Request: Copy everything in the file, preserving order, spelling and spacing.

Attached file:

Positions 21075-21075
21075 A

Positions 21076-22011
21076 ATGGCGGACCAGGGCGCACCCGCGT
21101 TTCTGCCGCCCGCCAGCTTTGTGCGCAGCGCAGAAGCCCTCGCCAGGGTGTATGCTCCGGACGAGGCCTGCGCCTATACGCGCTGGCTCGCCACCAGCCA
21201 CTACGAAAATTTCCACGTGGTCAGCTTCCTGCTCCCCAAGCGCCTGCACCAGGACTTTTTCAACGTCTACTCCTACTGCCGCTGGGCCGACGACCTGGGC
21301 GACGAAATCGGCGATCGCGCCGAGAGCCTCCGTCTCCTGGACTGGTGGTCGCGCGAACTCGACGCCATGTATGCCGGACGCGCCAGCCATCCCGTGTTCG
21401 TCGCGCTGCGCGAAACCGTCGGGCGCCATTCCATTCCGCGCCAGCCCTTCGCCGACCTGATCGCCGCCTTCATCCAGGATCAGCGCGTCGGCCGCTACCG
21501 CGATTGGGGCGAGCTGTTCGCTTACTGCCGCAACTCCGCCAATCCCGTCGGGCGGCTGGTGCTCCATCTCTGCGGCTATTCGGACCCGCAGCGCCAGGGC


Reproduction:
Positions 21075-21075
21075 A

Positions 21076-22011
21076 ATGGCGGACCAGGGCGCACCCGCGT
21101 TTCTGCCGCCCGCCAGCTTTGTGCGCAGCGCAGAAGCCCTCGCCAGGGTGTATGCTCCGGACGAGGCCTGCGCCTATACGCGCTGGCTCGCCACCAGCCA
21201 CTACGAAAATTTCCACGTGGTCAGCTTCCTGCTCCCCAAGCGCCTGCACCAGGACTTTTTCAACGTCTACTCCTACTGCCGCTGGGCCGACGACCTGGGC
21301 GACGAAATCGGCGATCGCGCCGAGAGCCTCCGTCTCCTGGACTGGTGGTCGCGCGAACTCGACGCCATGTATGCCGGACGCGCCAGCCATCCCGTGTTCG
21401 TCGCGCTGCGCGAAACCGTCGGGCGCCATTCCATTCCGCGCCAGCCCTTCGCCGACCTGATCGCCGCCTTCATCCAGGATCAGCGCGTCGGCCGCTACCG
21501 CGATTGGGGCGAGCTGTTCGCTTACTGCCGCAACTCCGCCAATCCCGTCGGGCGGCTGGTGCTCCATCTCTGCGGCTATTCGGACCCGCAGCGCCAGGGC